To many, the only church in memory is our present structure, but Central goes back much further. Indeed, its roots are so deeply embedded in local history; it is difficult to separate the two.
In 1841, Cleveland County was formed. James Love and his wife Susan gave 147 acres, in what is now the heart of Shelby, for a county seat. William Forbes, later to become a member of Central’s congregation, gave 50 acres to make up the western section of the city. The two gifts provided for schools, a city hall, court square, and a building lot for all recognized denominations – Baptist, Presbyterian, Episcopal and Methodist.
By March of 1845, when Cleveland County was just four years old, the first Quarterly Conference for the Shelby Circuit was held here. (At that time, Shelby was in the Spartanburg, SC District). A Building Committee was appointed. But meanwhile, the approximately 25 member congregation needed a place to meet. Dr. Thomas Williams, a Baptist, let the small group meet in his office, which was one of the first buildings in Shelby. By summer of 1845, the group was ready to move into Central’s first church, a one-room wooden structure on the corner of East Warren and South DeKalb, where the BP Service Station is now located. Directly across the street (where Shelby Savings Bank is now located) was the jail which the county had built a few years earlier.
By 1878, the church was ready for larger quarters, so the building was sold for $450 to make a “nest egg” for the new building at the corner of Washington and Marion Streets, where Gragg and Gragg is now located. This building was completed in 1884, but unfortunately plumbing and water were not available from the city of Shelby until 1908, the same year in which the Sunday School classrooms were added to the building. During 1922, while Rev. Edgar Poovey was pastor, it became evident that problems with the furnace and various other needed repairs were insurmountable. It was time to build a new church!
Rev. Alfred Leland Stanford, recognized as a “building pastor”, came to Central and began work on a new building at the present site. On January 11, 1925, the first sermon was preached in the new building. At that time, the church was known as Central Methodist Episcopal Church, South.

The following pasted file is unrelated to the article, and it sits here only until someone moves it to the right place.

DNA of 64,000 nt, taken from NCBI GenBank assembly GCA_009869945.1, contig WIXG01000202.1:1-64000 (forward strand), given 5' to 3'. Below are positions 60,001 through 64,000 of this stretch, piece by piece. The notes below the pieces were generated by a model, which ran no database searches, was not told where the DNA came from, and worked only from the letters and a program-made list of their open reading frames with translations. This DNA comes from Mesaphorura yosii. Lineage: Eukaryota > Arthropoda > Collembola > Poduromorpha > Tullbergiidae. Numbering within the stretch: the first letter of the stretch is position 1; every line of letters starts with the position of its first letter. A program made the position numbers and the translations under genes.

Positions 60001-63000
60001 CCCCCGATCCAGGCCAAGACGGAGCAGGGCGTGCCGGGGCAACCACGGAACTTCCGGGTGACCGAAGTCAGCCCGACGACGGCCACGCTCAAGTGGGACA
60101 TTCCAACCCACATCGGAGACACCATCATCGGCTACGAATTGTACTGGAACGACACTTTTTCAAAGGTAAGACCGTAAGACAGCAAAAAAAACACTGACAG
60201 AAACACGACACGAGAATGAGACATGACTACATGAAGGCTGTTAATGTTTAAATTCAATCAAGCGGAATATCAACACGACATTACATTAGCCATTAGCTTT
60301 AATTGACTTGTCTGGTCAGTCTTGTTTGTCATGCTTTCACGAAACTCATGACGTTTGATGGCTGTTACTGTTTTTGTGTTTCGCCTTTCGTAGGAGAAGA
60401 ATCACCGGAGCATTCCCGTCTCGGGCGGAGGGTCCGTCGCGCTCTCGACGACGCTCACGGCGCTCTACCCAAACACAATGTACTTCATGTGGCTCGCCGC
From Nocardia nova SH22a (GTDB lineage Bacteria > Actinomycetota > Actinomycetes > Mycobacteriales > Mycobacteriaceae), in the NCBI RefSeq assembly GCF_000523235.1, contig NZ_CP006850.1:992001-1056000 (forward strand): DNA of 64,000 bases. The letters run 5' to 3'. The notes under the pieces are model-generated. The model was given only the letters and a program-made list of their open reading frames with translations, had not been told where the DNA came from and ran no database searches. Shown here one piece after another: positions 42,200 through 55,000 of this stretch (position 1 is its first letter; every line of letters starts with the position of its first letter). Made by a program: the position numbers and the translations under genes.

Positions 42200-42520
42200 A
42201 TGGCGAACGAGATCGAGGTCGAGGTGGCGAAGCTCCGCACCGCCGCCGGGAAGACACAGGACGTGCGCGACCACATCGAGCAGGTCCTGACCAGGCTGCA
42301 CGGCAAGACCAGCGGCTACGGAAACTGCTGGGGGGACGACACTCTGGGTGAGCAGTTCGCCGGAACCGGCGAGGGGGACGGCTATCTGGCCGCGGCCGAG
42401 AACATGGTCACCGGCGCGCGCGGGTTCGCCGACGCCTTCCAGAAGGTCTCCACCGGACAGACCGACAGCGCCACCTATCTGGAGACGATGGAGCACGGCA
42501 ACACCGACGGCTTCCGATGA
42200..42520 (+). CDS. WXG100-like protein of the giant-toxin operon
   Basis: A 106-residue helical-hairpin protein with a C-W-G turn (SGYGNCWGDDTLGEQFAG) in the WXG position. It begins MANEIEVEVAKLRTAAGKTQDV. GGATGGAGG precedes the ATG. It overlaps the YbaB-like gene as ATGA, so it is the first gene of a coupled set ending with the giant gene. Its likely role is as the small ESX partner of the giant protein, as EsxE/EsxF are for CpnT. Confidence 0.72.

During the 1930’s, one of Central’s Sunday School classes became widely known throughout the state. Its teacher was Clyde R. Hoey, whose oratory later helped carry him to the Governor’s mansion. The class membership exceeded 300 men, meeting in the “south pasture” where the present class still meets every Sunday morning as the Hoey Bible Class.
A milestone was reached in June 1939, when the church celebrated the payment in full of the existing church debt.
During the 30’s and 40’s the church parsonage was a two-story house down the street from the church. At that location today is the parking lot for the county courthouse. The present Duke Street parsonage was purchased in the 1950’s.
By the late 60’s, it was evident a new Education Building was badly needed, and work was begun. The new building was dedicated in 1968. The debt on this building was paid off in three years.
Since the 1970’s the church structure has had its interior rearranged to better serve Central’s membership. From time to time paint has spruced up its walls. During the late 1990’s and early 2000 the complete heating and air conditioning system was replaced or updated.
This brief history deals, of necessity, with dates and times buildings and structures. But the real history of Central is written in the lives of its members and in their spiritual journeys, both individually and collectively. Since 1845, our members have had a vision and the courage to meet the challenges of the times. Let us pray that some future historian will write the same lines about Central United Methodist Church of the twenty-first century.
The current History Room was the project of Central’s sesquicentennial committee chaired by Caroline Laney and Billie Ann Haynes, church historian. The space has grown to include two historical display rooms and one workroom.
The area is a mirror of Central’s past, a collective effort for the present, and a plan for the future. The items in the room have been donated throughout the years from the personal collections of many church members.